All 22 positions on Pierce County Superior Court are up for election this year. Only four are contested. That’s a shame, because judging by the talented crop of candidates vying for two open seats in the primary election, the local legal community has a deep bench from which to draw and put incumbent judicial officers to the test.
Three people seek the Position 8 vacancy created by Judge Brian Tollefson’s retirement, while three others covet the Position 17 gavel held by the departing Judge Ron Culpepper. The four who make the best argument to go toe to toe in the general election are Grant Blinn and Dwayne Christopher for Position 8 and Karena Kirkendoll and Tom Quinlan for Position 17.
The two other contested judgeships, Positions 2 and 5, are headed straight to the November ballot.
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Blinn, 47, is the most familiar name in the field, having handled high-profile criminal cases in 17 years as a Pierce County deputy prosecutor. The University Place resident knows the court system from other angles, too. After graduating from University of Puget Sound law school, Blinn was a public defender on Whidbey Island. Since 2014 he’s administered Lakewood Municipal Court as its sole judge.
That Blinn was a favored lieutenant under embattled Prosecutor Mark Lindquist causes us some concern. A whistleblower complaint filed last year against Lindquist alleged he made Blinn the chief of a one-person homicide division to help grease Blinn’s path to the Lakewood judge post.
While the relationship between the two merits ongoing scrutiny, it doesn’t nullify Blinn’s excellent record, including helping draft the county’s child abuse protocol. Blinn says he wouldn’t condone anything that “reeks” of special access to a judge. We say these watchwords apply: Trust, but verify.
Christopher, 44, wins our other Position 8 primary endorsement. The Seattle University law school grad started as an assistant training under Tollefson for nine years, then worked as an insurance company litigator before going into private practice.
Coming full circle in Tollefson’s courtroom would make a nice story for the Tacoma resident, but what’s more relevant is the breadth of law Christopher has soaked up — civil, criminal, employment discrimination, juvenile, family law and more — that could easily fill a Superior Court calendar. An African American, he also would add diversity to a court with only two non-white judges.
Jack Hill, 66, had a laudable career looking out for indigent, drug-addicted and other down-and-out clients. He ran the county’s Department of Assigned Counsel for 26 years. But either Blinn or Christopher would fit the robe better by bringing new ideas to the bench.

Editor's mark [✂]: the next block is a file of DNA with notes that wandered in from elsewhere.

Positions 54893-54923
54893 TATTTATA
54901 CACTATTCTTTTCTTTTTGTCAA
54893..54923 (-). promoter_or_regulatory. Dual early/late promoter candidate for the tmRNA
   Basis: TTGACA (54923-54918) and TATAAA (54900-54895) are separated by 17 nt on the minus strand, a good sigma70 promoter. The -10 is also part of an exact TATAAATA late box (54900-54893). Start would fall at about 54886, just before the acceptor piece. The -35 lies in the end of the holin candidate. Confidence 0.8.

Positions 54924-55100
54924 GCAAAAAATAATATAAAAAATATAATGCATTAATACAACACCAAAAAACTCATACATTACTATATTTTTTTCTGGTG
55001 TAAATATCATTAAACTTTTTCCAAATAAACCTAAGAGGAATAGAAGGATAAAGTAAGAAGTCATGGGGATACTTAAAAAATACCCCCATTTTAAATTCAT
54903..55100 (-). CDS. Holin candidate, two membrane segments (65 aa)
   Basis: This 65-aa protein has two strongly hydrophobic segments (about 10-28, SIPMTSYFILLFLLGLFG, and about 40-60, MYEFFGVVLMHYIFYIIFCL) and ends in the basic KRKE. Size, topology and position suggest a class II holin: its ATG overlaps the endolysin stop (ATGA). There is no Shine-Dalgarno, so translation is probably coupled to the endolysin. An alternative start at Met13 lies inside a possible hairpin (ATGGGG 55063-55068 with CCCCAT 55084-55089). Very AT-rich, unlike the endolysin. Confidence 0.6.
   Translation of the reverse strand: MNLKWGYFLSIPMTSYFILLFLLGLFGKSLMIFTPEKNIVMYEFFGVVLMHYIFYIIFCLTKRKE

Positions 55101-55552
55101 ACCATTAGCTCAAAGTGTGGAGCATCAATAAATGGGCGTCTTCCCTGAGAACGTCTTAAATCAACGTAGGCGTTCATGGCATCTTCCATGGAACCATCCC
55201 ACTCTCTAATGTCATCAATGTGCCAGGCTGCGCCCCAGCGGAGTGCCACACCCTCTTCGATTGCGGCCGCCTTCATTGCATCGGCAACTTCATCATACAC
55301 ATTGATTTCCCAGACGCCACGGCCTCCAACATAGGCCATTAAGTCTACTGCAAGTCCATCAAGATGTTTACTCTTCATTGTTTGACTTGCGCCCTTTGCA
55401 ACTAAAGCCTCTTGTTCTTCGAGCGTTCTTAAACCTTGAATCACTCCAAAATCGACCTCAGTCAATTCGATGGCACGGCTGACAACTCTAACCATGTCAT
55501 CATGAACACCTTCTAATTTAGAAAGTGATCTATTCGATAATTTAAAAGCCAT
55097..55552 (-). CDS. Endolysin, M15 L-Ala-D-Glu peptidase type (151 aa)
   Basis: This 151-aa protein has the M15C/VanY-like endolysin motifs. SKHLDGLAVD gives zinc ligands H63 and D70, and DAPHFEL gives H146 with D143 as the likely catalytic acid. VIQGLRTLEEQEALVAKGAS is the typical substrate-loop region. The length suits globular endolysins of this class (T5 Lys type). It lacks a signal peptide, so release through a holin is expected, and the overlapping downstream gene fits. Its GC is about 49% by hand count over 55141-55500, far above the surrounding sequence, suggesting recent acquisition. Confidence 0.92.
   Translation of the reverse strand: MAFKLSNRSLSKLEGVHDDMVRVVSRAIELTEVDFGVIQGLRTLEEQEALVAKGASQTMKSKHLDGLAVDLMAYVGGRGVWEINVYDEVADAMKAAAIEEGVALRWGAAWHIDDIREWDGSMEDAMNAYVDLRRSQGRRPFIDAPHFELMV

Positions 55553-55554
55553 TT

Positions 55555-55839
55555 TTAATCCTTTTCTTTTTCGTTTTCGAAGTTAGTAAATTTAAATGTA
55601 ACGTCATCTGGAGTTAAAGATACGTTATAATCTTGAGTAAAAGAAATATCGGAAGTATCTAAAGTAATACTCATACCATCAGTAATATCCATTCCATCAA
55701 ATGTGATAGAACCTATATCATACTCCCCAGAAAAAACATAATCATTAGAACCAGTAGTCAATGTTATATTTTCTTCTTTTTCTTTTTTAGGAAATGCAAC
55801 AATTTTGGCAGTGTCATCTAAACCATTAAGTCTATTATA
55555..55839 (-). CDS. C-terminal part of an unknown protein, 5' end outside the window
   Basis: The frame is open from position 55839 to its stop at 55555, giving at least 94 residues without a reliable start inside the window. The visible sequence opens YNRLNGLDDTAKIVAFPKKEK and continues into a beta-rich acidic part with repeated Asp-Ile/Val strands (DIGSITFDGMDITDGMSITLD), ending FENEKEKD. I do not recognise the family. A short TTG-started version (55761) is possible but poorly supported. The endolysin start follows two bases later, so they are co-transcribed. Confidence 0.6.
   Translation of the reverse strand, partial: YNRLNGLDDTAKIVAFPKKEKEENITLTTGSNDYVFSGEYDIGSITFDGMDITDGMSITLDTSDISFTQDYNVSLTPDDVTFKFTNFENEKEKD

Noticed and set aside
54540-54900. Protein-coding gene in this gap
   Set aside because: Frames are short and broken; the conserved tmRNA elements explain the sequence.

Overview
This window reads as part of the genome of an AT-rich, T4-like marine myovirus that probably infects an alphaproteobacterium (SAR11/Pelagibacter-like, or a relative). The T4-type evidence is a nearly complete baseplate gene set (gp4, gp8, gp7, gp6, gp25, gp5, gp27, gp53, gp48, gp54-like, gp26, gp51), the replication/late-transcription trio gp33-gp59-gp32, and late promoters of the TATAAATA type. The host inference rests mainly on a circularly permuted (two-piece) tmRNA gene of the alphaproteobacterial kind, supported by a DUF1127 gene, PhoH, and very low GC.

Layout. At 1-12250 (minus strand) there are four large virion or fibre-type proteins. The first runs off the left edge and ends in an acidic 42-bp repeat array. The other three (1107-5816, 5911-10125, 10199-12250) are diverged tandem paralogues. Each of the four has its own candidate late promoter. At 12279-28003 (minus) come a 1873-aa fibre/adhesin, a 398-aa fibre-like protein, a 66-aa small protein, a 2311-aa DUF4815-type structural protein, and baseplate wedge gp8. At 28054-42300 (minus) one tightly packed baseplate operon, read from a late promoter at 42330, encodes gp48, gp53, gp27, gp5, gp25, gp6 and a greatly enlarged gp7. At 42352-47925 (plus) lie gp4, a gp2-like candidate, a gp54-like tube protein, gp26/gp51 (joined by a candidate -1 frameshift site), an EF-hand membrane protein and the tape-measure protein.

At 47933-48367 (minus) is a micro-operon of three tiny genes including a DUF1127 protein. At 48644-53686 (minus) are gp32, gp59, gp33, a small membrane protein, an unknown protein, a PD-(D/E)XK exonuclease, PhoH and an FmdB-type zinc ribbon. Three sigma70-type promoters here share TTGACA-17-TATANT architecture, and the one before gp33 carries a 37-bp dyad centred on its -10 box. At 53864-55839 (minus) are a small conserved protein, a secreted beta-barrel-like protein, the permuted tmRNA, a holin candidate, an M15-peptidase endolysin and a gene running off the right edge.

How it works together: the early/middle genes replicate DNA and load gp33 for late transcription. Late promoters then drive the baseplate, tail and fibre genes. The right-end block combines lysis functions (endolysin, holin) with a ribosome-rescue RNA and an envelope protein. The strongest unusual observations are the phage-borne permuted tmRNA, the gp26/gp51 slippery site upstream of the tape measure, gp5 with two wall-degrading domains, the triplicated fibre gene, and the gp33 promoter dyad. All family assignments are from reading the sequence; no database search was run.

More than any candidate, Kirkendoll, 54, knows what it takes to run a Superior Court courtroom because she already does. For three years, she’s tackled the unglamorous work of a Pierce County court commissioner, one of eight legal pros who hear testimony, make rulings — basically do it all except jury trials. Before that, she was a state administrative law judge and a Labor & Industries judge.
That’s quite a 10-year trajectory for Kirkendoll, the first in her family to graduate college. She has judicial knowledge and demeanor, and commands respect beyond the Tacoma Avenue courthouse. Her love of community, through thick and thin, was illustrated by her work on a 2004 citizen panel that investigated and excoriated the Tacoma Police Department after the Chief David Brame murder-suicide scandal.
Quinlan, 52, has much in common with Kirkendoll. Both are UPS law grads and former presidents of the local bar association. Both are rated exceptionally well qualified candidates by the local bar association. (None of the others in the primary have current ratings.) Both could wallpaper their chambers with endorsements from attorneys, judges and other public officials.
What distinguishes Quinlan are the hundreds of trials he’s handled at the local and federal level, including in military courts as a JAG lawyer, or Judge Advocate General. (He’s a lieutenant colonel in the Army Reserve.) On the civilian side, the Key Peninsula resident has filled in as a municipal judge in Fife and Fircrest and as a Pierce County court commissioner.
We throw our primary election support to Kirkendoll and Quinlan over David Ladenburg, 57. The homegrown Hilltop kid admirably boot-strapped his way to be Tacoma city prosecutor and now a 13-year Tacoma Municipal Court judge, despite lacking a law degree. But running a traffic ticket and misdemeanor court gives one a limited perspective.
We also wince at Ladenburg’s double trouble before the state judicial conduct commission; he was sanctioned in 2006 and 2015 for objecting to people in his court who wore head coverings required by their religions. In America, that’s not OK.